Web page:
American Samoa schools reopen after pink eye woes

April 15, 2014 by Fili Sagapolutele

Public schools in American Samoa fully reopened Monday after some 3,000 students and teachers contracted pink eye, an outbreak that prompted tourism officials to warn cruise passengers heading to the group of islands in the South Pacific.

Schools in the U.S. territory's main island of Tutuila reopened for the first time since April 4. They make up the bulk of the 28 facilities that shut their doors on the islands about halfway between New Zealand and Hawaii. Students at four schools got back to class last week.

Education Department Director Salu Hunkin-Finau said the closures helped minimize the outbreak by preventing students and staff from spreading the condition.

She says students and teachers who still have should stay home. Hunkin-Finau herself was home sick Monday, recovering from "the tail end of pink eye" and bronchitis.

Conjunctivitis, better known as pink eye, is a common eye condition and can be extremely contagious. It inflames tissue on the eyeball and lining the eyelid, the Centers for Disease Control and Prevention said.

Meanwhile, the territory's Health Department was setting up sanitation stations at its port, where a cruise liner called the Golden Princess with more than 2,500 passengers aboard is scheduled to arrive Tuesday, said David Vaeafe, executive director of the American Samoa Visitors Bureau.

Agents for the Princess Cruises vessel traveling from Maui have been told about the outbreak, as have agents for two other cruises scheduled to arrive this month.

"Health officials will be at the sanitation station throughout the eight hours the Golden Princess is in port," Vaeafe said Monday.

The outbreak also has affected some court cases and a handful of passengers trying to board flights to Honolulu.

Health officials in the territory have said the is a nuisance but not particularly dangerous.

Related Stories

US officials probe illnesses on Caribbean cruise (Update)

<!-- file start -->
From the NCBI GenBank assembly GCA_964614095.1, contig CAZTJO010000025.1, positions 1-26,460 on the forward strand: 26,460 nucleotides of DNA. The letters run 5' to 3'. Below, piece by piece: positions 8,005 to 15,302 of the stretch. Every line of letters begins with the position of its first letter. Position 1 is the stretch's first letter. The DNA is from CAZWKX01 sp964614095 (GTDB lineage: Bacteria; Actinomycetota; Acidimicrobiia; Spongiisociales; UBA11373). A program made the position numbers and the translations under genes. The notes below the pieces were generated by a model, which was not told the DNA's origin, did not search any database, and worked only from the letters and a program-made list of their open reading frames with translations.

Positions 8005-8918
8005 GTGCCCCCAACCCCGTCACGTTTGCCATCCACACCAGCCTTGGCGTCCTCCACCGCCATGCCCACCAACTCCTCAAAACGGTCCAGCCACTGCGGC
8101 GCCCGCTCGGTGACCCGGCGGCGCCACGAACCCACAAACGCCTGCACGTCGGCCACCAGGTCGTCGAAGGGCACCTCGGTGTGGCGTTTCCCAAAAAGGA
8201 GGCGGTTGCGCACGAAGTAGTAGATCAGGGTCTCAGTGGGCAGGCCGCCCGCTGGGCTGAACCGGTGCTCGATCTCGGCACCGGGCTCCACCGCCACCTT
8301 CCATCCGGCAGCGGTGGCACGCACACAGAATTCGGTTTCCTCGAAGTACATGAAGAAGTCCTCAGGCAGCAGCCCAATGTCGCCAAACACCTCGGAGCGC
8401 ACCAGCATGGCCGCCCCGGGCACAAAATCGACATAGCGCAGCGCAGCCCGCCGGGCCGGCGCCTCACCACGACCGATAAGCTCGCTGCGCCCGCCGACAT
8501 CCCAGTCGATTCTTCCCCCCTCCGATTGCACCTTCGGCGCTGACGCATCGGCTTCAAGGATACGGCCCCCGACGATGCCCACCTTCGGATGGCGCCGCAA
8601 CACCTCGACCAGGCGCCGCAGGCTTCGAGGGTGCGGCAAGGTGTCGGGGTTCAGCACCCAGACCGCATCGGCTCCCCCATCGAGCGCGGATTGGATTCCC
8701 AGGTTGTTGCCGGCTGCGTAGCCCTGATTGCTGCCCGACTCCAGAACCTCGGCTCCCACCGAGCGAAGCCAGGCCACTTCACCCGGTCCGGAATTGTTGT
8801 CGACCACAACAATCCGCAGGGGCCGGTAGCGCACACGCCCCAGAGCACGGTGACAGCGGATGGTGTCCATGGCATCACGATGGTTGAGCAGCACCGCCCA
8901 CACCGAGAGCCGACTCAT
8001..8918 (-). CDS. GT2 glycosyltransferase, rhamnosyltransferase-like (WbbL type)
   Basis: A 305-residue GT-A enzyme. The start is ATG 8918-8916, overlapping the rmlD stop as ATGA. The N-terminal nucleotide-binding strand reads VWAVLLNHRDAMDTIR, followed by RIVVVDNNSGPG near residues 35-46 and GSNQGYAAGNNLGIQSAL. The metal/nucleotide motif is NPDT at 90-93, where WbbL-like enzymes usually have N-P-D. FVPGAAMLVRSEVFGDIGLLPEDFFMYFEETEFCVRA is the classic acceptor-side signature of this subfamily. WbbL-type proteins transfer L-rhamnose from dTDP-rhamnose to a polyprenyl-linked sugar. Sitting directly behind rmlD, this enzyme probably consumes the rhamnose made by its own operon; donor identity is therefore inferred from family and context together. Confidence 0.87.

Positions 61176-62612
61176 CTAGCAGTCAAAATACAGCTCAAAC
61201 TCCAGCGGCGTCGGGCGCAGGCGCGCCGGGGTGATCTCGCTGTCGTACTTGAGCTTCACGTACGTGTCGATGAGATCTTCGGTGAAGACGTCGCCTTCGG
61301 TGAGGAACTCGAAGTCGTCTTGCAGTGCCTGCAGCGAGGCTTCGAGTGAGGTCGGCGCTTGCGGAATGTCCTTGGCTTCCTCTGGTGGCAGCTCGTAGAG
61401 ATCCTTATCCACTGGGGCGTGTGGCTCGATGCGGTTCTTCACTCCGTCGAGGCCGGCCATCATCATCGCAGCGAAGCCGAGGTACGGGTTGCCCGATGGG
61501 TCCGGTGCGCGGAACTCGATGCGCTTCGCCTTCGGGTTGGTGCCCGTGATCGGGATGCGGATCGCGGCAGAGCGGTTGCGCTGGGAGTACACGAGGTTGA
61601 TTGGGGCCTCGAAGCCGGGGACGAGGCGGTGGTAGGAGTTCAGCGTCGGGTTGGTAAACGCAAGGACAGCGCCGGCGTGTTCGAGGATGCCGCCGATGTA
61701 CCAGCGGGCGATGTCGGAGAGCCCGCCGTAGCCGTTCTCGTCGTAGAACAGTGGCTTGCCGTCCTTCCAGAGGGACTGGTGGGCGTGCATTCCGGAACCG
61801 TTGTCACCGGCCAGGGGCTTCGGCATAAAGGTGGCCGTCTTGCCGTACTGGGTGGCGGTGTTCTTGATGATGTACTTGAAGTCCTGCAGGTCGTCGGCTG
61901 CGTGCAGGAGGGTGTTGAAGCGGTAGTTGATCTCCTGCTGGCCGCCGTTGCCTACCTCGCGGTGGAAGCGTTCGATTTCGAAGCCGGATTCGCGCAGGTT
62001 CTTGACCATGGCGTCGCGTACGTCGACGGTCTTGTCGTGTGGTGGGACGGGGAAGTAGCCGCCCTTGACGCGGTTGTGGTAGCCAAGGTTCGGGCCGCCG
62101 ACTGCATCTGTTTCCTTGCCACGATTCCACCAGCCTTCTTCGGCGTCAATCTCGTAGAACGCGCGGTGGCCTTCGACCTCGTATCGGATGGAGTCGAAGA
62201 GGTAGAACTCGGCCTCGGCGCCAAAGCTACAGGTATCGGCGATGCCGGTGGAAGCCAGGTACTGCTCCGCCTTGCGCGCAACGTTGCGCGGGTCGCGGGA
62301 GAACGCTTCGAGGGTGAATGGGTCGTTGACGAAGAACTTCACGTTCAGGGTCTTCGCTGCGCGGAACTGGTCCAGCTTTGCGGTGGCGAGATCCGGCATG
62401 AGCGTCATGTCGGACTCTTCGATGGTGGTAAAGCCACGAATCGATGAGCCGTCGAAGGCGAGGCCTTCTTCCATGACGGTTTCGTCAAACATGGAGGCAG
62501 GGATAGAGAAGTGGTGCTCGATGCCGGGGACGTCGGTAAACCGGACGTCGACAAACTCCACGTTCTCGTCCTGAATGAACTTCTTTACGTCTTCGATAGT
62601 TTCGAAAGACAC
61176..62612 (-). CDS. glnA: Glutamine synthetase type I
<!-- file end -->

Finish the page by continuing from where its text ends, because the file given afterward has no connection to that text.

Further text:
January 26, 2014

U.S. health officials on Sunday boarded a cruise ship docked in the U.S. Virgin Islands to investigate an illness outbreak that has stricken at least 300 people with gastrointestinal symptoms including vomiting and diarrhea.

Pink eye extends school closures in American Samoa

April 9, 2014

American Samoa is keeping most schools closed for the rest of the week as the U.S. territory tries to contain a pink eye outbreak that has affected about 2,300 students, disrupted court hearings and kept some passengers from ...

More than 100 get virus on California cruise

April 11, 2014

A cruise line says more than 100 passengers have now contracted the highly contagious norovirus as a ship tours California ports, but fewer than 15 are still complaining of symptoms.

Recommended for you

Can social isolation fuel epidemics?

July 21, 2015

Conventional wisdom has it that the more people stay within their own social groups and avoid others, the less likely it is small disease outbreaks turn into full-blown epidemics. But the conventional wisdom is wrong, according ...

Lack of knowledge on animal disease leaves humans at risk

July 20, 2015

Researchers from the University of Sydney have painted the most detailed picture to date of major infectious diseases shared between wildlife and livestock, and found a huge gap in knowledge about diseases which could spread ...

IBD genetically similar in Europeans and non-Europeans

July 20, 2015

The first genetic study of inflammatory bowel disease (IBD) to include individuals from diverse populations has shown that the regions of the genome underlying the disease are consistent around the world. This study, conducted ...

0 comments

Please sign in to add a comment. Registration is free, and takes less than a minute. Read more

Click here to reset your password.
Sign in to get notified via email when new comments are made.